When I started my Quest for the Schofield Barracks Elementary School I thought it was going to be just around the corner at the end of the block. It wasn't. I looked all around the block. There were only homes. I had heard that the school was big. I expected to find children around it.
Instead of giving up, I widened the search. One of the things my Mother had taught me was not to step off the curb of the main thoroughfare by our house. The training consisted in taking me to it, letting me wander into it and then whacking me. I got the message. So I wouldn't cross that avenue or a parallel avenue like it a long block away. But the two avenues were connected by less trafficked smaller roads, that I now know were mostly 250 feet apart. After I was sure that there was no school on my block, I made the decision to risk crossing those streets. That greatly increased my range.
I left home every weekday that my Father went to work. I left as soon as my Mother wasn't watching me. I didn't keep to the sidewalks. I walked around houses, into backyards. I poked through openings I found in hedges. I followed alleys that the dump trucks used to pick up trash. Each day I followed a path identical to the path I followed the day before, except for new loops added to cover more ground.
The reason I tried to cover the same ground every day was because I discovered a source of food. It turned out that several of the wives staying home on weekdays were glad to offer cookies and pie and fruit to the stray cutie. So I learned to maintain a route that took me by all those houses. I would go so far as to knock at the door of the softest and most generous touches.
An amazing confluence of social and personal circumstances made the Quest possible. My Mother really didn't care that she couldn't find me for hours at a time. She wondered out loud about it, but she didn't want my disappearances to stop. She was glad to be rid of me. How the rest of the Army wives let her get away with it is a little harder to understand, especially for people who have never lived on an Army base in the Fifties.
There was in fact at least one woman, the one my Mother called the Meddling Bitch, who frequently called my Mother about my wanderings and told her she should keep better watch over me. After Mother hung up on MB a bunch of times, MB must have called some higher-ups, because there was at least one visit from the MPs about it when I was home.
But all that happened was, my Mother pointed out that MB raises the issue all the time, "but my son is never in any trouble, he's well-behaved, and he always comes home in time for dinner. Look, there he is, he's fine." "Well, he's awfully young to be wandering around by himself." "You aren't his Mother. You don't know him like I do."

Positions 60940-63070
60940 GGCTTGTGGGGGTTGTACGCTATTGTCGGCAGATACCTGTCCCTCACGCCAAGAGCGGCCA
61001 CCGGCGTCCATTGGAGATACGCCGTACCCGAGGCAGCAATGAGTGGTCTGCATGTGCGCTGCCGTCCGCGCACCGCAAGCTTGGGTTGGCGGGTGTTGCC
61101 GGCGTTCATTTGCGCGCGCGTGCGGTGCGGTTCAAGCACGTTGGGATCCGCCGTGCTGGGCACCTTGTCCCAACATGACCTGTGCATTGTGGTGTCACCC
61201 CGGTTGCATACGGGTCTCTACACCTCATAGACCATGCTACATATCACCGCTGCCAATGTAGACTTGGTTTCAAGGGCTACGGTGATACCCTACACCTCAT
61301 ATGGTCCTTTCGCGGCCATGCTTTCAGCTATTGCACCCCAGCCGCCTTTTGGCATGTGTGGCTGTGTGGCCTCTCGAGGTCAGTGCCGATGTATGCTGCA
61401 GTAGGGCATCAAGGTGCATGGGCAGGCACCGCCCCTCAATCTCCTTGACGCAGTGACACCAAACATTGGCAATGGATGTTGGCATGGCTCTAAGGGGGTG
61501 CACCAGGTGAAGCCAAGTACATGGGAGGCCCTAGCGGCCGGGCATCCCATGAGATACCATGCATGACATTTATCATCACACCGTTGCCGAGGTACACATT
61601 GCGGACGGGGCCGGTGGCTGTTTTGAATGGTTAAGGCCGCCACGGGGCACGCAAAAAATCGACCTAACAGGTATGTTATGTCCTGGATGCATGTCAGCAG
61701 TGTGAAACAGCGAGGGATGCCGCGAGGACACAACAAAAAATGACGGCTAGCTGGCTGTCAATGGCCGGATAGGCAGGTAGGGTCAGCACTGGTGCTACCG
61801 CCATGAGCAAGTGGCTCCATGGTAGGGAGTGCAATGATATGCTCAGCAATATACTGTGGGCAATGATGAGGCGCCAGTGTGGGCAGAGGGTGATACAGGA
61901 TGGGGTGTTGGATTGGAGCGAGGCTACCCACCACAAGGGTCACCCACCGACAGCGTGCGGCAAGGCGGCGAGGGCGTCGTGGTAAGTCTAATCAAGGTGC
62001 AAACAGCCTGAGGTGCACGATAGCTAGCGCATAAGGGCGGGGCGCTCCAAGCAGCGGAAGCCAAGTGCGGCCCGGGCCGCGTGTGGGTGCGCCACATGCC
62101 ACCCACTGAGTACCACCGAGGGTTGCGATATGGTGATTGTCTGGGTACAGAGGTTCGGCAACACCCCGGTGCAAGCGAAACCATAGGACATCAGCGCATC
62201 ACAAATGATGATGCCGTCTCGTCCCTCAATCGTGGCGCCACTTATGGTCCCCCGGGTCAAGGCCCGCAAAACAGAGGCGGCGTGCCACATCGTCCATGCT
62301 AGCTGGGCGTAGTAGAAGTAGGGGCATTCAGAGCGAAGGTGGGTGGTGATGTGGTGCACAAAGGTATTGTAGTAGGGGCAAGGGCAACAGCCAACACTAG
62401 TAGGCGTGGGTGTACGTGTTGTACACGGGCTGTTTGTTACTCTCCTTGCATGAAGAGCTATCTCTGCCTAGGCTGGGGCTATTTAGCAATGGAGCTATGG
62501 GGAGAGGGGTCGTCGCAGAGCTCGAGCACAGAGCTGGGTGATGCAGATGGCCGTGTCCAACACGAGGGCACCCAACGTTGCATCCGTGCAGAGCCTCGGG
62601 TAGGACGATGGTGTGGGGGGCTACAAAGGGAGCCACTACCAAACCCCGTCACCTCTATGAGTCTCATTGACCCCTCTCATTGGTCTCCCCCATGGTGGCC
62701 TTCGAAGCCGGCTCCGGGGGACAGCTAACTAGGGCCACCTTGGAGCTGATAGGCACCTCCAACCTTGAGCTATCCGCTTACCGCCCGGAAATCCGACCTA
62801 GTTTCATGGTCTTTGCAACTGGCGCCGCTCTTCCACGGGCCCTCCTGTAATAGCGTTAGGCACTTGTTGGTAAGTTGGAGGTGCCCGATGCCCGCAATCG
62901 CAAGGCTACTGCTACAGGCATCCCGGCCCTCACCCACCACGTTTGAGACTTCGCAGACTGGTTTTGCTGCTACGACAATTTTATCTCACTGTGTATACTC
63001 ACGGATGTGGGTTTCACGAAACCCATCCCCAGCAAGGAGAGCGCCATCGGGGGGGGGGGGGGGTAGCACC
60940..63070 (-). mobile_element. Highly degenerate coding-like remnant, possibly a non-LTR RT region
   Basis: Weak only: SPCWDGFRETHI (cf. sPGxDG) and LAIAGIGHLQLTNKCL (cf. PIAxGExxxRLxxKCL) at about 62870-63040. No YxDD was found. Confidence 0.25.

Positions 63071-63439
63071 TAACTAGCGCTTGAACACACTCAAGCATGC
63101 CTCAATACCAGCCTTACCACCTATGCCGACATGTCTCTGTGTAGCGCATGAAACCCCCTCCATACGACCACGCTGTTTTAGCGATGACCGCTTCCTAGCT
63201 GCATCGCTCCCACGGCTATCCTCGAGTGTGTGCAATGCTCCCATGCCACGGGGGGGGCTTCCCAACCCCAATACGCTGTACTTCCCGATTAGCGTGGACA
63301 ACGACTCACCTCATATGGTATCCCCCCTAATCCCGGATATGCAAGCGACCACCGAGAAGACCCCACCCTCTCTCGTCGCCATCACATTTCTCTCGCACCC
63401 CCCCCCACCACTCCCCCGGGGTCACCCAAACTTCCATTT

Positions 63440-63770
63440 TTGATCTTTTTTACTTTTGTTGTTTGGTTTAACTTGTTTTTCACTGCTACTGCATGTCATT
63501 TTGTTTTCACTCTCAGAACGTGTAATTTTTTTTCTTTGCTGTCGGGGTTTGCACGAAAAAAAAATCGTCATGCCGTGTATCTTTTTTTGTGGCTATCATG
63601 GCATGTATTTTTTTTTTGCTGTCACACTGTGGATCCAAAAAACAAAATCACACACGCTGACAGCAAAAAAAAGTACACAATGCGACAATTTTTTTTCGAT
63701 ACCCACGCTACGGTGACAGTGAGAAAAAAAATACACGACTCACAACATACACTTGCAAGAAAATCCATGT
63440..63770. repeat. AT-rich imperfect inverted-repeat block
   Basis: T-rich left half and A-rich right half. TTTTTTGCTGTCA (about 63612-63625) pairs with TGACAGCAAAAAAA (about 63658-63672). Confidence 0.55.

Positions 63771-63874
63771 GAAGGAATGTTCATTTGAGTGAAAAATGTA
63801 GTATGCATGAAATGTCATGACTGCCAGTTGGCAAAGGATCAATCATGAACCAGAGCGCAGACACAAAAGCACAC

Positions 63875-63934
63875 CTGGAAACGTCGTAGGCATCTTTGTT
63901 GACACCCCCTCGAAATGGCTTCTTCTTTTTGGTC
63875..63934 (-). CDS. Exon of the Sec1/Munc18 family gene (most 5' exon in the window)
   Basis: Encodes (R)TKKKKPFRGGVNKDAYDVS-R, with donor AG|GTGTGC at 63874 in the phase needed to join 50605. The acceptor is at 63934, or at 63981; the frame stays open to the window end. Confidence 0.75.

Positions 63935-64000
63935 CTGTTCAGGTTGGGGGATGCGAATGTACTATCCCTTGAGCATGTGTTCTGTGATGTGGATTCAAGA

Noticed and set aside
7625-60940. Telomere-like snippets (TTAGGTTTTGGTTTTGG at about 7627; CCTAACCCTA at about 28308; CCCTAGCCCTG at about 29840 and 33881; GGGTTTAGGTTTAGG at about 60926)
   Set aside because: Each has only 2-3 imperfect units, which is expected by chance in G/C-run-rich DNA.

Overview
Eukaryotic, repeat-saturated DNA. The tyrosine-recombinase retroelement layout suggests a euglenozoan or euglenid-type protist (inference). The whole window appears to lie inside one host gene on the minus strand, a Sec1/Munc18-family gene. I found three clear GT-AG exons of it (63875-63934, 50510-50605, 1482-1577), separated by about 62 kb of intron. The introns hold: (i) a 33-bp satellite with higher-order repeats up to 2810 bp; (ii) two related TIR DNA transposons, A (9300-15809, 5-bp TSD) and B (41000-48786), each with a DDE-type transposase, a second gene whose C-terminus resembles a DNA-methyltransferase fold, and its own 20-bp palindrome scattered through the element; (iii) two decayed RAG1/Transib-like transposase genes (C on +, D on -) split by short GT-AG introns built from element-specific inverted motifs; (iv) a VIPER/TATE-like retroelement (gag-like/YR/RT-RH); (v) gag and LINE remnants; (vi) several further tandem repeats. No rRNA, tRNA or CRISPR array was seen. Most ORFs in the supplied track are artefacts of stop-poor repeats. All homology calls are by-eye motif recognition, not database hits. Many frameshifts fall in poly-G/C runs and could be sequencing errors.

That was the culture of that time and place. You didn't interfere with a parent's method of raising a child without proof that the child or society was in danger. As long as I didn't break into homes or beat preschoolers with a stick or get lost and spend a night outside and fall into a stream and drown in the dark, anything I did was between me and my parents. The MPs apologized for interrupting her day, left, and as far as I know never responded to another complaint about me.
My Mother came to be aware that there were women gossiping about what a horrible Mother she was. But Schofield Barracks in 1951 was a bastion for Parental Rights. If the Promise Keepers were around then, Schofield Barracks could have been their Promised Land.
I had no sense of time on my walks. I didn't know months then. But using maps and information I picked up later when I could ask about it, I know that I was still following my Quest until about the middle of October, after six or seven weeks of it. By that time I was beginning to lose hope of ever finding it. In all directions I had encountered avenues that I thought I shouldn't cross. My range was about 50 acres. The route I followed was twisted and crossed itself several times. It was at least a mile and a half long, maybe more like two and a half miles. Being a playful toddler disposed to stop and play in every puddle and look under every rock, I probably needed two or three hours to complete the route.
That was the routine when one day in October as I was at the Western edge of my route, I encountered a dark-skinned man working in what could have been a marching field. He saw me and walked over, bent down, smiled, and said, "Na wai ke kupu 'o 'oe?" Then he translated, "Whose little sprout are you?" I didn't know what either sentence meant at the time. I didn't know the word "sprout". But I liked the man's smile, and I liked the music his first sentence made, and I followed him until he met up with another dark-skinned man and the two of them spoke the same kind of music between each other.